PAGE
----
P.S. Please post one question per topic. Also you can attach image files directly so no need to attach zip files. Hi Bunuel, Can you please see why my logic is not correct? my equation was this: (X+Y)*2*(Z/3) = XZ where X is the rate of machine X, Y the rate of machine Y and Z is the time it takes for machine X to fill the order alone. In the end, I get an equation that is opposite from what you got: 2Y=X. What's wrong with that?



Math Expert
Joined: 02 Sep 2009
Posts: 50572

Re: Machines X and Y work at their respective constant rates. How many
[#permalink]
Show Tags
04 Nov 2013, 00:53
ronr34 wrote: Bunuel wrote: Machines X and Y work at their respective constant rates. How many more hours does it take machine Y, working alone, to fill a production order of a certain size than it takes machine X, working alone?
Let \(x\) and \(y\) be the times needed for machines X and Y respectively working alone to fill a production order of this size.
Question: \(yx=?\)
(1) Machines X and Y, working together, fill a production order of this size in 2/3 the time that machine X, working alone, does > general relationship: \(\frac{1}{x}+\frac{1}{y}=\frac{1}{total \ time}\) > Total time needed for machines X and Y working together is \(total \ time=\frac{xy}{x+y}\) (general formula) > given \(\frac{xy}{x+y}=x*\frac{2}{3}\) > \(2x=y\). Not sufficient
(2) Machine Y, working alone, fills a production order of this size in twice the time that machine X, working alone, does > \(2x=y\), the same info. Not sufficient
(1)+(2) Nothing new. Not Sufficient.
Answer: E.
Hope it helps.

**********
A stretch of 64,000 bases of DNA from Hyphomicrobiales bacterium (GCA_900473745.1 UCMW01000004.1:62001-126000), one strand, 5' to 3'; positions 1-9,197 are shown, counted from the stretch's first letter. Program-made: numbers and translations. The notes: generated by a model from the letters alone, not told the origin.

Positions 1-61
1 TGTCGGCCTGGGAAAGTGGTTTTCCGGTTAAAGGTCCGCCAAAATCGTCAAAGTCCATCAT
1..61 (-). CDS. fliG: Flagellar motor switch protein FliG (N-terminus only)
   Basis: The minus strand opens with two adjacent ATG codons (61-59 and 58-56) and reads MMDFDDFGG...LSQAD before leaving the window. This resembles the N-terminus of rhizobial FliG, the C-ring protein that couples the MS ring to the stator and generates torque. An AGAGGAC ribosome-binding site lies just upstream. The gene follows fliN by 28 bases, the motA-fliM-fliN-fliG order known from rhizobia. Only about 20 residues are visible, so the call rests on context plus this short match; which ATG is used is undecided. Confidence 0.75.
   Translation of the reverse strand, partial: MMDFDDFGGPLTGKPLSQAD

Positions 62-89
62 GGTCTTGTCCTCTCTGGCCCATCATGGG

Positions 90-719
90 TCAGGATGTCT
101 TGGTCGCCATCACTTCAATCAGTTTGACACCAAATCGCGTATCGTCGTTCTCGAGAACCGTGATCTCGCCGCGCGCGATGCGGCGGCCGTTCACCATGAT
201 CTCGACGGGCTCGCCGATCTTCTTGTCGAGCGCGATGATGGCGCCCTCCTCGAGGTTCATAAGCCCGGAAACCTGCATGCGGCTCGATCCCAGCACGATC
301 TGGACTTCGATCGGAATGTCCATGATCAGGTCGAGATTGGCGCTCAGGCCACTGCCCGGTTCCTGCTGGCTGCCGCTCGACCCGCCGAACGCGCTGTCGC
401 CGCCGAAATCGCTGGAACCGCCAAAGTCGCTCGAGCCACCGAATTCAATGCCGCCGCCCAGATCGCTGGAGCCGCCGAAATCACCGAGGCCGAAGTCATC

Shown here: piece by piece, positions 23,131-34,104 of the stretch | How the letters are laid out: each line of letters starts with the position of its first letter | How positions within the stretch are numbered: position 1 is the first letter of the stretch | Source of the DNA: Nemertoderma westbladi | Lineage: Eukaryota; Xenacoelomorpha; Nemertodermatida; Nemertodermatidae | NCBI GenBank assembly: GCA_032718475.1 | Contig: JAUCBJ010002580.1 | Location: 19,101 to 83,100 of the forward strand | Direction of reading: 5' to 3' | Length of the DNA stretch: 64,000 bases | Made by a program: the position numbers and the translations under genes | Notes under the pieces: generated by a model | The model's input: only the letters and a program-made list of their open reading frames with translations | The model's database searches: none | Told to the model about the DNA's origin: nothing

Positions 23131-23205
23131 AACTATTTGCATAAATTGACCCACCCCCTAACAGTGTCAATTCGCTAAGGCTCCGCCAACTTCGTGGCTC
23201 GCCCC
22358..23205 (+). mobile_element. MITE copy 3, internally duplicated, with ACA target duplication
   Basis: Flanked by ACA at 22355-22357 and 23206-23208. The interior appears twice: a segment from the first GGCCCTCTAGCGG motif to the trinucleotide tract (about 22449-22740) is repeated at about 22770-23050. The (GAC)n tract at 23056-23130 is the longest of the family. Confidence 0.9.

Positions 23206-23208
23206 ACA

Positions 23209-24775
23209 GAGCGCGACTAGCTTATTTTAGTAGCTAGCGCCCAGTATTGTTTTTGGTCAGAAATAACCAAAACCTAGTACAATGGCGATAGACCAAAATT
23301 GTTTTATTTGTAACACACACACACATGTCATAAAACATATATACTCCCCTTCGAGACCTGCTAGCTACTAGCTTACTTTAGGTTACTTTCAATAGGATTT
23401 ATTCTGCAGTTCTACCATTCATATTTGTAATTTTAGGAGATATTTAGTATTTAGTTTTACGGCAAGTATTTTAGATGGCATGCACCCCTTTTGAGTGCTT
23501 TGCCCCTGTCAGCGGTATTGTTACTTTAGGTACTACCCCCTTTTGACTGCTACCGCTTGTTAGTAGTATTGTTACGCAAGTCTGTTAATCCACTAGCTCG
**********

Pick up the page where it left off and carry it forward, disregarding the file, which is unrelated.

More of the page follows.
P.S. Please post one question per topic. Also you can attach image files directly so no need to attach zip files. Hi Bunuel, Can you please see why my logic is not correct? my equation was this: (X+Y)*2*(Z/3) = XZ where X is the rate of machine X, Y the rate of machine Y and Z is the time it takes for machine X to fill the order alone. In the end, I get an equation that is opposite from what you got: 2Y=X. What's wrong with that? Please read solutions carefully.
_________________
New to the Math Forum? Please read this: Ultimate GMAT Quantitative Megathread  All You Need for Quant  PLEASE READ AND FOLLOW: 12 Rules for Posting!!! Resources: GMAT Math Book  Triangles  Polygons  Coordinate Geometry  Factorials  Circles  Number Theory  Remainders; 8. Overlapping Sets  PDF of Math Book; 10. Remainders  GMAT Prep Software Analysis  SEVEN SAMURAI OF 2012 (BEST DISCUSSIONS)  Tricky questions from previous years.
Collection of Questions: PS: 1. Tough and Tricky questions; 2. Hard questions; 3. Hard questions part 2; 4. Standard deviation; 5. Tough Problem Solving Questions With Solutions; 6. Probability and Combinations Questions With Solutions; 7 Tough and tricky exponents and roots questions; 8 12 Easy Pieces (or not?); 9 Bakers' Dozen; 10 Algebra set. ,11 Mixed Questions, 12 Fresh Meat DS: 1. DS tough questions; 2. DS tough questions part 2; 3. DS tough questions part 3; 4. DS Standard deviation; 5. Inequalities; 6. 700+ GMAT Data Sufficiency Questions With Explanations; 7 Tough and tricky exponents and roots questions; 8 The Discreet Charm of the DS; 9 Devil's Dozen!!!; 10 Number Properties set., 11 New DS set.
What are GMAT Club Tests? Extrahard Quant Tests with Brilliant Analytics



Intern
Joined: 11 Nov 2013
Posts: 16
GMAT Date: 12262013
GPA: 3.6
WE: Consulting (Computer Software)

Re: Machines X and Y work at their respective constant rates. How many
[#permalink]
Show Tags
04 Dec 2013, 11:15
Bunuel wrote: Machines X and Y work at their respective constant rates. How many more hours does it take machine Y, working alone, to fill a production order of a certain size than it takes machine X, working alone?
Let \(x\) and \(y\) be the times needed for machines X and Y respectively working alone to fill a production order of this size.